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Read your intro....understand what you're seeking.

However, a few related 'tools' that I've found handy in working with open- and closed-cell foams are:

  • Shop vacuum! 
  • Hot knife (Micro-Mark has a nice one)
  • Good ventilation...to somewhere else except into the rest of the house!
  • Stanley Surform tools...some are particularly handy/quick to blend contours.

I also have an assortment of old tiger saw, saber saw blades (missing/dull teeth) with a split dowel duct-taped around one end for a cheap handle that I use for 'artistic' (..........) purposes on the layout...foams and plasters, beware!

I've often thought that training a cat to work a layout instead of the upholstered furniture could come in handy in situations such as this...

carvin' cat

KD

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George

Lots of previous posts for ideas for you to think about.

I have beat,  grind,  cut, whacked and numerous other ways worked with foam. I also used my table saw and chop saw.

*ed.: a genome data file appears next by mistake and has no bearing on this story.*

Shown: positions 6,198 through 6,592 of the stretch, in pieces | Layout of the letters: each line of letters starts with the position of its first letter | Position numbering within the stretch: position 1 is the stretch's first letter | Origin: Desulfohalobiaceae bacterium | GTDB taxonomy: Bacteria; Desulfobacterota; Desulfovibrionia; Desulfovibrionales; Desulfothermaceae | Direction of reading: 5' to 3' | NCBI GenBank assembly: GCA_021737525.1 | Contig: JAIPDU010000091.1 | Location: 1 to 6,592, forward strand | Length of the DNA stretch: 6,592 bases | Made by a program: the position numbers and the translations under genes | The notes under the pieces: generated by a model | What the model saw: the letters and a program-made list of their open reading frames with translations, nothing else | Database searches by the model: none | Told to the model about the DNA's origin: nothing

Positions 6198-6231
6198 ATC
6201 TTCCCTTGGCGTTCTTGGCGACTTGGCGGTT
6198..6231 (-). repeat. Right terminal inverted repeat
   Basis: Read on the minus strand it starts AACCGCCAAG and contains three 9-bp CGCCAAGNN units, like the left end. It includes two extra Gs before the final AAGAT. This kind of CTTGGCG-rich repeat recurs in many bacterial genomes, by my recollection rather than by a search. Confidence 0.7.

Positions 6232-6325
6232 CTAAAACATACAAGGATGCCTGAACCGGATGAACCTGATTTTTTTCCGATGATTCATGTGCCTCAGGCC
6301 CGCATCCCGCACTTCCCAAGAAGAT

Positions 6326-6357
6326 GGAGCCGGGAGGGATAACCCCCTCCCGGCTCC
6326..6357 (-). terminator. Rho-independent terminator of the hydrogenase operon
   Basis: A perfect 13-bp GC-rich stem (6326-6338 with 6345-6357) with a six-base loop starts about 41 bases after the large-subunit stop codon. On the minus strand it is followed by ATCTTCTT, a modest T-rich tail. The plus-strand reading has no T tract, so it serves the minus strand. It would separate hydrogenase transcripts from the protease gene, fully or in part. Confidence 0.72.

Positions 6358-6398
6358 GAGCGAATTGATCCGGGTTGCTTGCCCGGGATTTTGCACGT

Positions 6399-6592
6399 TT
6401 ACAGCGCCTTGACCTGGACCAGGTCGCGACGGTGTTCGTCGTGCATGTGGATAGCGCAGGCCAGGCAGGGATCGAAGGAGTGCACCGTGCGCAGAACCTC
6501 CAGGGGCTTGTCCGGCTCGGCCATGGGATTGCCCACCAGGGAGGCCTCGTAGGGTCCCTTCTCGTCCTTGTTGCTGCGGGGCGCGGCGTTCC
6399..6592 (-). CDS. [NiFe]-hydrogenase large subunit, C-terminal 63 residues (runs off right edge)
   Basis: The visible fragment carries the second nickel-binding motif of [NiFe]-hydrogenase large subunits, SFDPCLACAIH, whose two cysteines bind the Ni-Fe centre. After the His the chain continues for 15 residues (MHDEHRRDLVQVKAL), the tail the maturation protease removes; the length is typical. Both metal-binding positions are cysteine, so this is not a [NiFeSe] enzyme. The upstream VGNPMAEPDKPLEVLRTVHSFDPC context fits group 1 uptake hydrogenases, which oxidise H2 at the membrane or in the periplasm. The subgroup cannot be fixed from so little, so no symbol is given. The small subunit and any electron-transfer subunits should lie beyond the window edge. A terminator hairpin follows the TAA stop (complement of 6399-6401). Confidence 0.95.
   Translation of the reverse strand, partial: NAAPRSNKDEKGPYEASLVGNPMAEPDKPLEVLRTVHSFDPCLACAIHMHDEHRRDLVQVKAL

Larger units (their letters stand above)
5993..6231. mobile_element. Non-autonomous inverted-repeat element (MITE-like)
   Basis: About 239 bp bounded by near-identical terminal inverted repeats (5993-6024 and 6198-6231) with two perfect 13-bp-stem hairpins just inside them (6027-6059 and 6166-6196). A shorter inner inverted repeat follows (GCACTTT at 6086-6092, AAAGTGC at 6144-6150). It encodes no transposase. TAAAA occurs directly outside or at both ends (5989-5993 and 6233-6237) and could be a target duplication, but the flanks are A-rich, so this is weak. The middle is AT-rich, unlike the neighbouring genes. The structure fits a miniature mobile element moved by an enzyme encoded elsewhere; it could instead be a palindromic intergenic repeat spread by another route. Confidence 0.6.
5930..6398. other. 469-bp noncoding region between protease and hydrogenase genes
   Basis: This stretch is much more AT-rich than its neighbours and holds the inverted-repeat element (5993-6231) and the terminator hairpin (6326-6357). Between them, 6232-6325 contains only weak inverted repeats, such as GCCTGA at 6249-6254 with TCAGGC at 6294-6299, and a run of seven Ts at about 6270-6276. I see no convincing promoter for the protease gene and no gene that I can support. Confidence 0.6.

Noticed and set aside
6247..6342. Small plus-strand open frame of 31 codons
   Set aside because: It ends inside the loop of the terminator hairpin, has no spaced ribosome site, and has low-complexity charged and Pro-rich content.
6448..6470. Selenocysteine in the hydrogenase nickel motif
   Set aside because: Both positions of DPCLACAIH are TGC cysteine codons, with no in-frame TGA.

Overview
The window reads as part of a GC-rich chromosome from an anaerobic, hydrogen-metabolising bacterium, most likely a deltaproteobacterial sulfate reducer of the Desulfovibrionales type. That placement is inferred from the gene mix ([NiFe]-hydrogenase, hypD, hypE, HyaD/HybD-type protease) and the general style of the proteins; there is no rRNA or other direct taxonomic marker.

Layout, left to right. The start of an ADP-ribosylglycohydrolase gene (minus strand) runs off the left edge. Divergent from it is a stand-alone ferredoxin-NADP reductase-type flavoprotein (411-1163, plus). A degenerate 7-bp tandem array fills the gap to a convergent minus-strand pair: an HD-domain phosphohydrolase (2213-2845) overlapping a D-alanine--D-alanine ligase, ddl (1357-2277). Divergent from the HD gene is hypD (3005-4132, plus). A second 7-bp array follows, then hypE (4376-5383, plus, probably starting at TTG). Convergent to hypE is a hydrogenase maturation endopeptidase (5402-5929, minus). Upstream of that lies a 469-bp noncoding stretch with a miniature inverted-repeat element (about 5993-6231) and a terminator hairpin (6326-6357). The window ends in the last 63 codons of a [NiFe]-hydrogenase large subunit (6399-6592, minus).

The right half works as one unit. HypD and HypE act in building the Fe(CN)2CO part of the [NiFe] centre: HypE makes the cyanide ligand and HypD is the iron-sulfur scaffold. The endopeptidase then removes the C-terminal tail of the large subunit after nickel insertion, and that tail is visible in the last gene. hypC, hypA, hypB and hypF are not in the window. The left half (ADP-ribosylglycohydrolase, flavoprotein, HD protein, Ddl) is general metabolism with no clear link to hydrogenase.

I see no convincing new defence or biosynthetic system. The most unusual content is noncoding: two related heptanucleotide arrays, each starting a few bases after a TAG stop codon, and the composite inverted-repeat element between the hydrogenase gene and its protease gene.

I copied another forum members methods to get mountains and tunnels looking the way I liked. I really like tunnels.

The way I did mine is not the way for the faint of heart. lol

Good luck and and most important have fun with it.

Larry

Sorry the pictures are so weak.

DSCN1271

 

DSCN1267DSCN1292DSCN1291DSCN0018

IMG_0272IMG_0274

TCA 13-69595

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Arnold D. Cribari posted:
Jim Policastro posted:

My favorite tool:

Tools 001

When I start to lose patience and want faster results:

Tools 002

Results:

OGRPinnBas 012

 

OGRPinnBas 011

Jim

Fabulous 

 

Jim Policastro posted:

My favorite tool:

Tools 001

When I start to lose patience and want faster results:

Tools 002

Results:

OGRPinnBas 012

 

OGRPinnBas 011

Jim

This fabulous scenery makes the layout a work of art, IMO. Arnold

In my little world, I leave this troubled world behind.

For tools,  the first thing you need is glidden gripper.   Accept no substitute for stacking foam together,  this is the only product you need. 

For shaping the standard foam cutting tools work okay,  but I had some of my best luck with my wife's pumice stone.   Now the stone is generally used for scraping callouses of one's feet,  but it does a great job roughing up otherwise smooth foam board surfaces.  A rasp type file works well too.

20191114_203548

I have a straight hot knife, but like this battery operated unit as well. 

20191114_203754